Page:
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Finally, some real drama arrived at the fashion circus. And with it came powerful messages about inequality, politics and womanhood – rounded off with glitter, leopard print and retro fanny packs.
Marni and Gucci presented glitzy sheer dresses, crystal-studded sunglasses and embellished fishnet tights; Moschino transformed Gigi & Co. into human flower bouquets; Dolce and Gabbana paid an extravagant tribute to amore; and Stella Jean called attention to Bolivia’s indigenous culture. The colours were bold and the details intricate. Come spring, designers such as Marco de Vincenzo insist we wear killer red and flares – preferably with golden slippers.
As in Copenhagen and New York, Milan’s palazzos, teatros and piazzas were dotted with suits. From a beige pinstriped power version at Jil Sander to a bright-pink ensemble at Dolce & Gabbana and Warhol-print catsuits at Versace, they had one message: suit up and embrace your femininity.
But it’s not just the looks that were punchy; declarations abounded loud and clear, with Miuccia Prada at the forefront. Addressing her anger towards amounting threats to women’s rights – gender pay gap, body shaming and discrimination – the Milanese designer sent an army of female militants down the runway. Bold shapes, sharp kitten-heel slingbacks, studded sleeves, cat-eye shades and leopard brocade marched against walls plastered with comic drawings of women’s faces and were not here to please the male gaze: they screamed empowerment.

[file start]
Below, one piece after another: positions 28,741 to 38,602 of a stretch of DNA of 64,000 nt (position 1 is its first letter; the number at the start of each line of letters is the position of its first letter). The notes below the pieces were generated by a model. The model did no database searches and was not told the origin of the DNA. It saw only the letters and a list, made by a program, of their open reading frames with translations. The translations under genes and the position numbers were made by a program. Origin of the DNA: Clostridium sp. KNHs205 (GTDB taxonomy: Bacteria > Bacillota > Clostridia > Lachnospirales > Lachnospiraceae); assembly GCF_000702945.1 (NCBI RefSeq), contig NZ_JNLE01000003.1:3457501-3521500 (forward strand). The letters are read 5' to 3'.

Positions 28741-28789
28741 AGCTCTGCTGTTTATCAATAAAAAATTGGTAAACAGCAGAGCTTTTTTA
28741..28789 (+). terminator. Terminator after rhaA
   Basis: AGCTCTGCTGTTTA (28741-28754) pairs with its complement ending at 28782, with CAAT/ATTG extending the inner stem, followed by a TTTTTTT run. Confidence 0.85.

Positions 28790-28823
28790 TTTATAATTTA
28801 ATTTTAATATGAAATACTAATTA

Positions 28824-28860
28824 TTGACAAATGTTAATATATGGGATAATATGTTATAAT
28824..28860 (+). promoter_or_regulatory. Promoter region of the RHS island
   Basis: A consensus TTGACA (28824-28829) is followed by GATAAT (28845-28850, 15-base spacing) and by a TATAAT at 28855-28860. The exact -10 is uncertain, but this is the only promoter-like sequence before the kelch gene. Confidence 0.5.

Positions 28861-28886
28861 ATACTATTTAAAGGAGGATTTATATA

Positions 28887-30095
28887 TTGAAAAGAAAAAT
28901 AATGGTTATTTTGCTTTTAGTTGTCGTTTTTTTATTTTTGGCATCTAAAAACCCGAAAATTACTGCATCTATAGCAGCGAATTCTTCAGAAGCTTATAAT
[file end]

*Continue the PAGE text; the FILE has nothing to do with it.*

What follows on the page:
Donatella Versace similarly united fashion with provocation. On the 20th anniversary of her brother Gianni’s murder, she powerfully reinvented his 1991-95 collections with boxy silhouettes, strong colours and eclectic prints.
Another family tale was told by Veronica and Kean Etro. The brother-and-sister duo’s comprehensive, dazzling collection of embroidered jacquard jackets, velvet robes, chiffon maxi dresses and the brand’s signature paisley pattern was inspired by their father’s love of India. Following monochrome opening looks, the collection culminated in saturated hues, introducing stories of diversity and multiculturalism to the light-filled space.
Finally, there was Philosophy. Dressed in breezy, white-cotton dresses, angel-like models walked to Boy George’s “War Song” – a clear call for peace from designer Lorenzo Serafini. In contrast, the main collection was a flawless declaration of beauty: highlights include flowing dresses combined with metal-studded-belts and bright leather, as well as denim jumpsuits paired with cotton shirts and silky handkerchiefs effortlessly tied around the models’ necks.
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